Principe Borghese/Juliet in containers?

Gainesville, FL(Zone 9a)

OK, I have a sickness and despite a complete lack of space I cannot seem to stop accepting plants to grow. My latest additions to my tomato collection are Principe Borghese and Juliete. Both are healthy transplants and since I have so little space, but cannot say no to a neighbor's gift, I wanted to know if anyone has grown these before?

I'm thinking of trying to plant them in containers, but am not sure if either variety will be suitable for a 5 or 10 gallon pot. At first I thought, small-fruit varieties, must equal small plants....then I remembered those 8 foot tall yellow pear plants that literally took over last year!

If they can go into containers, what is more important? Container depth or width?--I also hear people say you should use a 5 or 10 gallon container, but that could be in many different shapes right? Any thought?

Augusta, GA(Zone 8a)

Juliet does have a humongous vine, but if you trellis it a 5-10 gallon pot would probably do fine. Tomatoes are deep rooted, so 10 -12 inches in depth should be suffient.

Benton, KY(Zone 7a)

Just make sure they get plenty of water and they ought to do ok in 5 gal pots...the 10's would be even better.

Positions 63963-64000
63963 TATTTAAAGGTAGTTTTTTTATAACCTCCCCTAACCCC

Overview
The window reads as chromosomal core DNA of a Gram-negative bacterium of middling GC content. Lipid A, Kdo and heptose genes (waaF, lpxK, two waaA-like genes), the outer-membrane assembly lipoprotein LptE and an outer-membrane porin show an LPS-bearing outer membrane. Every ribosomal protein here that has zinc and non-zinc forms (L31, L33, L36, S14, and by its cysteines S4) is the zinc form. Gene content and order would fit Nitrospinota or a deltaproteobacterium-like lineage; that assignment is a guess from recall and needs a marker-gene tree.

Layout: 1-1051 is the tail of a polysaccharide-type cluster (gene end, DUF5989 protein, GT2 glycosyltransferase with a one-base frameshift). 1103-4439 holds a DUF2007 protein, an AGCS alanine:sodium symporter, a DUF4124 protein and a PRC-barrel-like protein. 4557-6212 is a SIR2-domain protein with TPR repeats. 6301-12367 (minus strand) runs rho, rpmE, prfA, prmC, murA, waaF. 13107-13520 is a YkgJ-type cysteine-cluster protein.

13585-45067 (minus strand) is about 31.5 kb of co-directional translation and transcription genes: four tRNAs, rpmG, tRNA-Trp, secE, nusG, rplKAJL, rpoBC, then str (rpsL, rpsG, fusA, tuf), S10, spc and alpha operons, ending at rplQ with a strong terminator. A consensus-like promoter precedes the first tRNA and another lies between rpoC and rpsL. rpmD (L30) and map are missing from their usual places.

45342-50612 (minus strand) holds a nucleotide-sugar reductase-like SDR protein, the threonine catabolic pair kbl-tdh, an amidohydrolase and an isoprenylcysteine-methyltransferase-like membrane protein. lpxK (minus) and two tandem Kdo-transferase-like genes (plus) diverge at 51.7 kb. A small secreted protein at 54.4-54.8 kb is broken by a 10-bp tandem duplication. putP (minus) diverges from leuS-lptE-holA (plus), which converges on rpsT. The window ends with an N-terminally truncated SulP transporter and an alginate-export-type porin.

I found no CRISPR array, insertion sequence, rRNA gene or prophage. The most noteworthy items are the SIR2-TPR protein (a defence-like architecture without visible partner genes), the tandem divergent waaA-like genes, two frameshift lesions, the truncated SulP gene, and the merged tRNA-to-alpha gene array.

Proper moisture is the key...and room for those roots to grow.

Hempstead, TX(Zone 8b)

i grew principle borghese last yr. they stayed pretty short. maybe 3' tops. production was great and so was the taste. i think it would make a good potted plant. with minimal staking.

Nichols, IA(Zone 5a)


I'm planning on ordering the Principe Borghese this year so I can dry them.

Farmgirl21, did you dry or eat fresh?

Moss Point, MS(Zone 8b)

I'm trying them for the first time and hope to dry a bunch. Thanks for bumping this up as I was wanting to know how tall they got.

I've grown Juliet several seasons in a homemade EB, and it grew just fine. It is a vigorous, very productive plant that puts out lots of branches. In fact, if you don't use cages, you may have trouble containing it (it doesn't lend itself well to staking). This year is the first year I'm not growing Juliet--I'm replacing it with Sugary, which is very similar but much sweeter. The taste of the Juliets was good, but not great. The only other drawback to Juliet is that the fruits fall too easily, sometimes when you just brush against them, so you'll lose a few that aren't ready to pick. But its productivity is pretty impressive! If you don't have a container, try a grow bag. You can pick up small quantities on ebay.


You know, I just looked at my post, and noticed that this thread started in 2004!!!! I hope Shane did well with those 2 plants!


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